If you live in New York or any other state with “higher” property taxes you should determine whether or not it makes sense to pay your 2018 property taxes prior to December 31, 2017. Why? Tax reform will be capping your state and local tax deductions at $10,000 beginning in 2018.
To prevent taxpayers from navigating around the $10,000 deduction cap that will take effect in 2018, Congress wrote right into the tax bill that taxpayers will not be able to prepay their 2018 state income taxes and take the tax deduction in 2017. However, they left the door open for prepaying your 2018 property taxes in 2017 and taking the deduction in 2017 before the cap goes into effect.
Should you do this? The answer depends on your expected income for the 2017 tax year.
Alternative Minimum Tax
Before you rush down to your town office in the last week of December to prepay your 2018 taxes, if you think your income level in 2017 is going to make you subject to AMT, I will save you the trip. Alternative Minimum Tax (AMT) is a special tax calculation that was implemented back in 1969 to make sure the “wealthy” pay their fair share of taxes. The AMT calculation allows fewer deductions and exemptions than the standard tax system. Taxpayers have to calculate their taxes the “normal way” and then calculate their taxes under the AMT method. Whichever method generates the higher tax liability is the one that you pay.
The problem with AMT is over time they did not index the exemption level adequately for wage inflation since its inception in 1969. Again it was supposed to stop the wealthy from taking advantage of tax deductions. In 2017, the exemptions amounts for AMT are as follows:
Single Filer: $54,300
Married Filing Joint: $84,500
Not exactly what many of us would considered wealthy. It gets better, that exemption begins to phase out at the following levels in 2017 making more of your income subject to the special AMT calculation.
Single Filers: $120,700
Married Filing Joint: $160,900
Why am I going into so much detail amount AMT? Remember, AMT adds back deductions that were previously allowed under the standard calculation. One of those add backs is property taxes. So if your AMT tax liability exceeds your tax liability calculated with the standard formula, there is no point in prepaying your 2018 property taxes because you won’t be able to deduct them anyways. Those deductions get added back in as part of the AMT calculation.
Contact Your Accountant
The AMT calculation is complex. If you are not able to accurately estimate whether or not your AMT tax liability will be greater than the standard calculation, you should contact your accountant for guidance. It may save you the trip and from wasting time waiting in line at the town office for nothing.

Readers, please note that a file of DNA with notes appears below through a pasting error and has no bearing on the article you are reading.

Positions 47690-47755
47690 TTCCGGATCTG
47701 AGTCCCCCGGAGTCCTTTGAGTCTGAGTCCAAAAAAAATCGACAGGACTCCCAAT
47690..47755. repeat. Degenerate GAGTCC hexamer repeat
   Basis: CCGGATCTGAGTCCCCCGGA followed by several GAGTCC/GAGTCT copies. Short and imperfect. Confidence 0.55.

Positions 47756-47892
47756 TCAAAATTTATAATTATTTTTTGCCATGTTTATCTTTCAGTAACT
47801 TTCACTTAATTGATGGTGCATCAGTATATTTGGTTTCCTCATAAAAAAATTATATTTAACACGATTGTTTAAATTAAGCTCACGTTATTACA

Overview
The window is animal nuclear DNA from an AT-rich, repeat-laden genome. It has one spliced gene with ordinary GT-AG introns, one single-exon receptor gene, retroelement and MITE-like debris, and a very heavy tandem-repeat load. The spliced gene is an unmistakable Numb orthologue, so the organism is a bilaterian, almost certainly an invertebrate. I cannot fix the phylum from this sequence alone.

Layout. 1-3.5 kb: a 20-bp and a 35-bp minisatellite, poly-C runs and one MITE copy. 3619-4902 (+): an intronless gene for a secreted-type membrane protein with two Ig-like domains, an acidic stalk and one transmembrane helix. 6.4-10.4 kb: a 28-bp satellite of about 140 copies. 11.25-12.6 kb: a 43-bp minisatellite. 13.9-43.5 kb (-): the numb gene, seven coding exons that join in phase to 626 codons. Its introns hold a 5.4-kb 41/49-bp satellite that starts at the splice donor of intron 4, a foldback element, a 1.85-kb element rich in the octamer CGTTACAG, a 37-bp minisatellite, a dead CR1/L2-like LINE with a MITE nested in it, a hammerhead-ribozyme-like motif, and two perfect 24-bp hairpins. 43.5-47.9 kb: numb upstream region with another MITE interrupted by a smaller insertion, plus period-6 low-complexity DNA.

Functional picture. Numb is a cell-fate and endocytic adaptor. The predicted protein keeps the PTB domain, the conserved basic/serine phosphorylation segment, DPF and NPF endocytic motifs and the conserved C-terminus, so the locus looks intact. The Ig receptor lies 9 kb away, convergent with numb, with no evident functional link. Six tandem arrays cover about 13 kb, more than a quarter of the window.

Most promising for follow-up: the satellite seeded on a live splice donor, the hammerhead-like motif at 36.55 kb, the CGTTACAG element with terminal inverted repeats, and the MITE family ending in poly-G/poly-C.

Those Not Subject To AMT
If you are not subject to AMT and you plan to itemize in 2017, it probably does makes sense to prepay your property taxes for 2018 by December 29, 2017. Otherwise you are just going to lose the deduction in 2018 because it will most likely be more advantageous at that income level to just take the larger standard deduction that will be available in 2018. You end up with the best of both worlds. You get to deduct your 2018 property taxes in 2017 which reduces your income and then capture the large standard deduction in 2018,
How Do You Prepay Your Property Taxes?
So how do you pay your property taxes early? It’s most likely going to require your checkbook and a trip to your town office, First, call your town office to make sure the 2018 property tax invoices are available. Once you know that they are available, you should drive down to your town office prior to December 29, 2017 and pay the tax bill.
If you escrow taxes, which many homeowners do, there is a good chance that your mortgage company will not receive your property tax bill in time to issue a check from your escrow account prior to December 29th. For this reason, you should call your mortgage services company and determine what they need to prove that you paid your 2018 property taxes with a personal check. This will hopefully prevent them from issuing a check out of your escrow account for the property taxes that you already paid with your personal check for 2018.
Hi, I’m Michael Ruger. I’m the managing partner of Greenbush Financial Group and the creator of the nationally recognized Money Smart Board blog . I created the blog because there are a lot of events in life that require important financial decisions. The goal is to help our readers avoid big financial missteps, discover financial solutions that they were not aware of, and to optimize their financial future.